Since the lever 120 is secured by the stub shaft 125 to the wall 62 of the upper frame assembly 50, the lever 120 also moves up and down with the seat 21. Downward movement of the seat 21 and the lever 120 depresses the control arm 130 (clockwise movement); upward movement of the seat 21 and the lever 120 enables the control arm 130 to rise (counterclockwise movement).
The control arm 130, when swung, pivots first about the pin 140 and raises or depresses the plunger 117; when the plunger 117 reaches an extreme downward position, the control arm 130 then pivots about the pin 137.
With the control arm 130 in its equilibrium position and the lever arm 120 not being disturbed manually, substantial downward movement of the upper frame assembly 50 carries the whole lever arm 120 down and causes the pin 129 to depress the control arm 130. The springs 144 and 145 then exert sufficient force to cause the control arm 130 to pivot about the pin 140 and also to depress the plunger 117. As the plunger 117 is depressed, the valve 110 supplies air to the air spring 45 via the conduit 111. Further downward motion of the seat assembly 50 causes the plunger 117 to bottom, with the control arm 130 at the position 130a, shown in broken lines in FIG. 7. Once the plunger 117 has bottomed, further rotation of the control arm 130 takes place about the pin 137, and the control arm 130 is then lifted off from the pin 140. The maximum downward travel of the control arm 130 is indicated by a position 130b, shown in broken lines in FIG. 7.
The air being supplied to the air spring 45 causes the seat assembly 20 and therefore the lever 120 to return to its initial equilibrium position. If the seat assembly 20 should attempt to rise further, the springs 144 and 145 rotate the control arm 130 about the pivot pin 140, lifting the plunger 117 and keeping the control arm 130 in contact with the pin 129 on the lever 120, thereby bleeding air from the air spring 45. Position 130c corresponds to the end of the plunger travel. If there is further upward travel, the pin 129 is lifted off the control arm 130. When sufficient air has been bled from the air spring 45, the seat assembly 20 again returns to its equilibrium position.
When it is desired to adjust the seat height, the driver either depresses or raises the handle 121, and the seat assembly 20 moves to its desired level. The handle 121 remains in any position to which it is set, by virtue of the washers 126. The operation is substantially the same as that which has been described already in regard to the admission or release of air.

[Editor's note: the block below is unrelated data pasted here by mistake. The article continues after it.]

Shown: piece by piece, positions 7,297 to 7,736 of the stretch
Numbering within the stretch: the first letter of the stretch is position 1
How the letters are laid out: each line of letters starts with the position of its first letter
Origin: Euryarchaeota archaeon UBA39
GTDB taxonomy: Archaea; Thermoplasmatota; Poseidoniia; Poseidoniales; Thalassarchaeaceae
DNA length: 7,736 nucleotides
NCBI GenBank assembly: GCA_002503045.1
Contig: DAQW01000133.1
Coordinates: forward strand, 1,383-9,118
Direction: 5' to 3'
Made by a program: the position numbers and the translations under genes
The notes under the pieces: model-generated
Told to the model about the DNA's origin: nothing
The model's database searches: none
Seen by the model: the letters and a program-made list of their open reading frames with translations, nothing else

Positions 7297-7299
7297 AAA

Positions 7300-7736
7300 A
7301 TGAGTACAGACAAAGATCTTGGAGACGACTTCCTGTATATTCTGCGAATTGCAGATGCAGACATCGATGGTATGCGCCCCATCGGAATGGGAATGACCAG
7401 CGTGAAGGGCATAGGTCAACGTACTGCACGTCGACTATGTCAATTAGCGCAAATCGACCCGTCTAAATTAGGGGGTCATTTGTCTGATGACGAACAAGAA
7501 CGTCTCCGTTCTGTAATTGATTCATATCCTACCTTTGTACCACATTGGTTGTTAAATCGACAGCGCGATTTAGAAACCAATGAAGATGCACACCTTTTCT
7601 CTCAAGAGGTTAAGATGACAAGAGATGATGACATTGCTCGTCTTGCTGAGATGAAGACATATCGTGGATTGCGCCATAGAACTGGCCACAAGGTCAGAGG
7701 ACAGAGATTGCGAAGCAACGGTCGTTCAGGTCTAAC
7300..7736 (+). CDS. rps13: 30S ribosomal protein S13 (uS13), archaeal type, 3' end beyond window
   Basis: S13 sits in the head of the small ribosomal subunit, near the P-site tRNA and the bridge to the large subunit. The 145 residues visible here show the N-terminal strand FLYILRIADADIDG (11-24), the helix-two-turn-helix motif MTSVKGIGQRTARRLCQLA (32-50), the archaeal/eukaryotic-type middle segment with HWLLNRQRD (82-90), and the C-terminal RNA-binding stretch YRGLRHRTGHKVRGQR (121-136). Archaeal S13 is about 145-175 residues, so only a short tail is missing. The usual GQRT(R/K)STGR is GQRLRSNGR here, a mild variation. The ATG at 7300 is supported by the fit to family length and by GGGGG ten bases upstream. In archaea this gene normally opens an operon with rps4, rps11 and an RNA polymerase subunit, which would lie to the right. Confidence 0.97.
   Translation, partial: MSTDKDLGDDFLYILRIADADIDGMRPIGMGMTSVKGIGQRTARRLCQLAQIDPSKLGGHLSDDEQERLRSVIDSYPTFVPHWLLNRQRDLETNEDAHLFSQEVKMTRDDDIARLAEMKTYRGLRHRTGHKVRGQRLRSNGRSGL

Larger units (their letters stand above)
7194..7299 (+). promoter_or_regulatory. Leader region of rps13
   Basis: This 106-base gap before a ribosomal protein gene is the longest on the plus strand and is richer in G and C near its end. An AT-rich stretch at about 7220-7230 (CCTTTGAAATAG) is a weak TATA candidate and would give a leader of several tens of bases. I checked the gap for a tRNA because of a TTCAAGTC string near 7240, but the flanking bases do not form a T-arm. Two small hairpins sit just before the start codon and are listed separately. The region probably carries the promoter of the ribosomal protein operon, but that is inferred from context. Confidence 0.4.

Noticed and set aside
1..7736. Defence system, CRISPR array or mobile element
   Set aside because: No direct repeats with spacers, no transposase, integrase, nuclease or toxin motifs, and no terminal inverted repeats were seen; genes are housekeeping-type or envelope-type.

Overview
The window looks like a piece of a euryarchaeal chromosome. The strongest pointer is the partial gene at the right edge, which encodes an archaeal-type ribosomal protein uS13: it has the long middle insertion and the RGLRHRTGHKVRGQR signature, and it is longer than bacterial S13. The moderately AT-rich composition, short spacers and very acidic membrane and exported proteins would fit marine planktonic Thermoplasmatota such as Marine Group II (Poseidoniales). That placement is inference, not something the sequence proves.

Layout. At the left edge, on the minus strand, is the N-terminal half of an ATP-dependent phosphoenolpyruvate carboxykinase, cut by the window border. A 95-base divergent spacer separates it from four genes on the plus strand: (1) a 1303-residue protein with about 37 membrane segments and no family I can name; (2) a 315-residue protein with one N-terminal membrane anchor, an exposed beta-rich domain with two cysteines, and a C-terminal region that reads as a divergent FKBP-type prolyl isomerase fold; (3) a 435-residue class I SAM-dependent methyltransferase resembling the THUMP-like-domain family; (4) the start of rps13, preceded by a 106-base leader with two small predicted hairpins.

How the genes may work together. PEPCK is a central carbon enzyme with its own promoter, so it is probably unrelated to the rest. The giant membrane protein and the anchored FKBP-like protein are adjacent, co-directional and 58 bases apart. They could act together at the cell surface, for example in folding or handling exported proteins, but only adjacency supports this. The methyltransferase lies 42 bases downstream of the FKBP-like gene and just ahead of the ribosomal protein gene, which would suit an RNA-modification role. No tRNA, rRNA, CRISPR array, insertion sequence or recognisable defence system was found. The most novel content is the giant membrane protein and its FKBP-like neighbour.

To the upper pan 51 are secured two lower channel guide members 150, one on each side. An upper channel guide member 151 is interlocked with the lower channel guide member 150 and enables fore-and-aft movement. Thus, screws or studs 152 may secure the lower member 150 to the pan 51, extending through the openings 153, while upwardly extending studs or bolts 154 may secure the upper channel guide members 151 to the upper seat frame 23, extending through the openings 155 in side frame members 156 and 157 of the frame 23 and also, at the rear through a channeled cross frame member 158.
A lever arm 160 having a handle 161 is attached to a crank 162, which is connected to an identical crank 163 by a connecting rod 164. The cranks 162 and 163 are pivotally attached to the bottoms of the lower channels 150 and carry a pawl 165 having an opening 166 which normally engages some detents 167 in a rack 168 secured to the upper channels 151, so that the handle 161 can be swung to release the pawl 165 from the rack 168. Then the upper channels 151 can move fore and aft relative to the lower channels 150. Rollers and bearings in the channels reduce the friction of such relative movement. The driver can thus move the seat 21 fore and aft relative to the lower seat assembly 25. Springs 169, secured between the cranks 162, 163 and the respective lower channels 150, act to urge the pawls 165 to their locked position when the handle 161 is released, thereby engaging the rack 168 and holding the seat frame 23 in the position to which it has been adjusted.
Adjustment of the reclining back 22 is rapid, and the locking in place is automatic and sure.
The back 22 is supported by the two frame members 26 and 27 and by a light sheet-metal pan 28. It is impractical to rely upon the pan 28 to hold the back 22 rigid, and prior art devices, in requiring a torsionally rigid seat back frame have required a heavy, thick frame. In today's trucks, where space is at a premium, a thin back is needed, and bulky supports are out of the question.
In order to solve the problems encountered, the back frame side members 26 and 27 double as indexing sectors (See FIG. 11), each having an arcuate gear sector 170 along their lower edges, and the members 26 and 27 are both rotatably mounted on a large rigid torsion bar 171 by bearings 172. The torsion bar 171 extends through and is journaled in bearings 173 in upright flanges 174 of the seat frame side members 156 and 157.